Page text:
A fair amount of research in acupuncture has appeared, much of it of rather dubious quality. There are certain intrinsic difficulties confronting anyone who wants to do clinical research of this kind, much of it centred on the choice of a suitable control procedure. To the mildly interested onlooker with no particular interest in acupuncture it might seem that it would be enough to compare ‘real’ acupuncture with needling at non- acupuncture points and a number of trials have used this method. However, we know that, owing to the phenomenon of ‘diffuse noxious inhibitory control’, there will be some therapeutic response from inserting a needle anywhere at all, even to a depth of only 2 or 2 mm.
There is another difficulty as well. Suppose that 20 patients are treated with ‘real’ acupuncture by Dr A, an experienced acupuncturist, and another 20 with ‘placebo’ acupuncture by Dr B, who knows nothing about acupuncture. We cannot validly compare the outcomes, because we cannot assume that the two acupuncturists possess equally potent personalities in terms of their placebo effects. And if, to get round this problem, we allow Dr A to treat both groups, a different question arises. Dr A cannot be neutral about what he is doing; whether he wishes to or not, he will probably convey something of his own beliefs and prejudices to his patients (at least, we cannot assume that he will not). Dr B, on the other hand, may not produce the same therapeutic response as Dr A, and his treatment would not be regarded as valid acupuncture by most medical acupuncturists.
Even if, for the sake of argument, we grant that Dr A can maintain a completely impassive attitude that gives nothing away, we still are not out of the wood. Difficulties now arise concerning the acupuncture itself. How far away from the ‘correct’ site are the placebo needles to be placed? How deeply are they to be inserted? How much stimulation is to be given, and is teh chi to be obtained? In short, there is a wide range of possible variations in the way in which acupuncture is performed, and this makes comparison of different types of needling almost impossible.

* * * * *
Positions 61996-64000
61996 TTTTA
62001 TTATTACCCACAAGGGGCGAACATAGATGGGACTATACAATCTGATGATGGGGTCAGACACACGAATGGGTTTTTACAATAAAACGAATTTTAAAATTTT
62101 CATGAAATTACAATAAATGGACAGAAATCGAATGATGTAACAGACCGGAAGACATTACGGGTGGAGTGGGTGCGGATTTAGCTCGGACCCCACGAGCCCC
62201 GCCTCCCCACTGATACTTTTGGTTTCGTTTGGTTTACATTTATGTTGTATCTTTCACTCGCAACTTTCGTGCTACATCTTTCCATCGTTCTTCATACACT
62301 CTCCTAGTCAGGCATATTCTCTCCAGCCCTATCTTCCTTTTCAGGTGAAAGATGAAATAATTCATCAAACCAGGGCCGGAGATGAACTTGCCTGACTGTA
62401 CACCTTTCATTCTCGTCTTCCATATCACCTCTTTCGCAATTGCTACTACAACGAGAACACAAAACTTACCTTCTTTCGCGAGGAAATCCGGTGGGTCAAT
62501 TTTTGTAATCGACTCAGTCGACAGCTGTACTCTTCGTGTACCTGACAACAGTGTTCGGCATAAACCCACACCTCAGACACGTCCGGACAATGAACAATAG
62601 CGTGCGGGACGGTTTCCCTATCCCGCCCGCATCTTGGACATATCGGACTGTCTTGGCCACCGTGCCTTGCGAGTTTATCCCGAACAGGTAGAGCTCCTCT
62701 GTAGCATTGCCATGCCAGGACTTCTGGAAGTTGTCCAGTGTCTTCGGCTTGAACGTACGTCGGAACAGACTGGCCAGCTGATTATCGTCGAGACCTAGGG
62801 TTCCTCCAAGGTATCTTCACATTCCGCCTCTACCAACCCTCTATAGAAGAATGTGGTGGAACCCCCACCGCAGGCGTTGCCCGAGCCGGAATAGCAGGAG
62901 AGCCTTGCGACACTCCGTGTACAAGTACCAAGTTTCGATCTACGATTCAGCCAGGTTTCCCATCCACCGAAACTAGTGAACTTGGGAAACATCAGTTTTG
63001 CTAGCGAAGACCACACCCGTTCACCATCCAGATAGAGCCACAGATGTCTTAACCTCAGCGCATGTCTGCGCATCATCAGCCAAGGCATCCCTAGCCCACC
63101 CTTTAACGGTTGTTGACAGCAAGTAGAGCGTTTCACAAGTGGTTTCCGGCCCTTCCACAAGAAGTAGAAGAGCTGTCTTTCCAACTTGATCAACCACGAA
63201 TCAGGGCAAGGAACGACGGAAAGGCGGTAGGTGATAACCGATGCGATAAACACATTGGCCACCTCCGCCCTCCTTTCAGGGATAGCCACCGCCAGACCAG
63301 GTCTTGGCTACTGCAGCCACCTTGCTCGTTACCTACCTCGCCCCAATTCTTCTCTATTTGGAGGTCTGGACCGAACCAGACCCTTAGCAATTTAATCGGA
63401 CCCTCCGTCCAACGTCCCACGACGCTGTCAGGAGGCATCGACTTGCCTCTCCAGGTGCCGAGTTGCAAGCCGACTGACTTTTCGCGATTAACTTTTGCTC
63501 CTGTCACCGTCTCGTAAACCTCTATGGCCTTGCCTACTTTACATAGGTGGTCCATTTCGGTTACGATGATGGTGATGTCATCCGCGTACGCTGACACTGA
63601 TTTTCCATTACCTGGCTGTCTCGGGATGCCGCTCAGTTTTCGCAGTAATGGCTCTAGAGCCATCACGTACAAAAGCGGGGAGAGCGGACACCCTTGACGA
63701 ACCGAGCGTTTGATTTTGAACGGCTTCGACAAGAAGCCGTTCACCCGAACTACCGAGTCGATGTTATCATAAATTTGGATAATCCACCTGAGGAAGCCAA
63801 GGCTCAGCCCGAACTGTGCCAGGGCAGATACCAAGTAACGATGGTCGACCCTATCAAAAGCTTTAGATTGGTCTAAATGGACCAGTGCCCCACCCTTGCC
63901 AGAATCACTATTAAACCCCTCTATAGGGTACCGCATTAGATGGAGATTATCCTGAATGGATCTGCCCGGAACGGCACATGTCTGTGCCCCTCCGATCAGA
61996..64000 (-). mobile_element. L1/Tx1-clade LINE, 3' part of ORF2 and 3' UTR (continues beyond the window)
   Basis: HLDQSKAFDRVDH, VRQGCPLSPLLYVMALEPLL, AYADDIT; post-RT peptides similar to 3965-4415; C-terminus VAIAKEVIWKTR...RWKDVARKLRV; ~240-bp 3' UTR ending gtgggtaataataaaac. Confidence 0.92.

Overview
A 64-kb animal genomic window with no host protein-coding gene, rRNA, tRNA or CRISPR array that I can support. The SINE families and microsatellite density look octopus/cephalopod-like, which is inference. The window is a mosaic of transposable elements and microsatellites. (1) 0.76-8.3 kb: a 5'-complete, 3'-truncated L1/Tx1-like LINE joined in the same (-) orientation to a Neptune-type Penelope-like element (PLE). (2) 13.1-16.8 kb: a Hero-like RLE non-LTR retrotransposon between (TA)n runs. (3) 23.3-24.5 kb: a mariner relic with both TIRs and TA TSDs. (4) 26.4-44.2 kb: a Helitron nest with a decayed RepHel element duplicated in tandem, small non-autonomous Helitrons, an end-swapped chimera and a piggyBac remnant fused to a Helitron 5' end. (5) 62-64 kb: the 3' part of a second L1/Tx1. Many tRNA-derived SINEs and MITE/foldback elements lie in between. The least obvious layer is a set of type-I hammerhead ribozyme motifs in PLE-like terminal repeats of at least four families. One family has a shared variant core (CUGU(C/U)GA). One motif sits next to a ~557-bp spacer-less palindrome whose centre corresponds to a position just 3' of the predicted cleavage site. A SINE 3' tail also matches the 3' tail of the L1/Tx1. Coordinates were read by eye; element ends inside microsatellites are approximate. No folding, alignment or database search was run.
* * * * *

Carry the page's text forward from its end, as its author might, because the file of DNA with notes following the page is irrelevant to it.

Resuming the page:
In view of all these difficulties many researchers have concluded that placebo acupuncture is not a real possibility, and that a better idea is to compare acupuncture with other kinds of treatment. Two fairly comprehensive reviews of acupuncture research have appeared. Lewith and Machin (1983) reviewed 32 papers and concluded that the response rate is about 30 per cent for placebo, 50 per cent for ‘sham’ acupuncture, and 70 per cent for ‘real’ acupuncture. Most of the published trials, they believe, would not be capable of detecting differences of this order, hence one cannot necessarily conclude from these trials that acupuncture is merely a placebo treatment. They suggest that instead of comparing acupuncture and placebo it would be better to analyse the time for which a patient obtains relief from a given treatment.
Vincent and Richardson (1986) reviewed 40 studies. They, too, found serious shortcom- ings in most of them, but they concluded that there is good evidence for the short-term effectiveness of acupuncture in relieving a number of kinds of pain (mainly headache and backache but also a number of other painful disorders). They found the short-term response rate to be 50 to 80 per cent – higher, that is, than the expected placebo response rate of 30 to 35 per cent. The good initial response was not so well maintained, however, unless patients received booster treatments at intervals; this, of course, accords with what is found in ordinary clinical practice. No conclusions could be drawn about whether certain points are more effective than others.
Like Lewith and Machin, Vincent and Richardson are sceptical about the value of double-blind trials in acupuncture. They argue that single-blind trials are adequate ‘provided efforts are made to monitor independently the impact of non-specific effects and/or ensure that they do not vary between groups’. They also make a plea, which I would certainly endorse, for authors of research papers to give as much information as possible about what they actually did (number of sessions, duration and frequency of stimulation, whether teh chi was sought, method of point selection and so forth).
In spite of the difficulties that attend the carrying out of good research in acupuncture it is very important that it be done. Acupuncture has come and gone a number of times in the West, and there is no guarantee that it will not fall into disuse yet again. That would be a pity, for it has a valuable, if limited, contribution to make to medicine. At present it is more than half-way across the gulf that separates charlatanry from science in the minds of doctors, but if it is to complete the transition medical acupuncturists will have to produce evidence that it works.
By itself, however, that will not be enough. It will also be necessary produce some kind of rational account of how it might work. This will have to be a physiological explanation. In the case of pain a basis exists for explaining at least the short-term effects of acupuncture, but it is more difficult to account for the long-term effects and still more difficult to find a framework to accommodate the role of acupuncture as a treatment for non-painful disorders. However, I do not believe that it is impossible to do so.
Lewith, G.T. and Machin, D. (1983). On the evaluation of the clinical effects of acupuncture. Pain, 16, 111- 127.
Vincent, C.A. and Richardson, P.H. (1986). The evaluation of therapeutic acupuncture: concepts and methods. Pain, 24, 1-13; 15-40.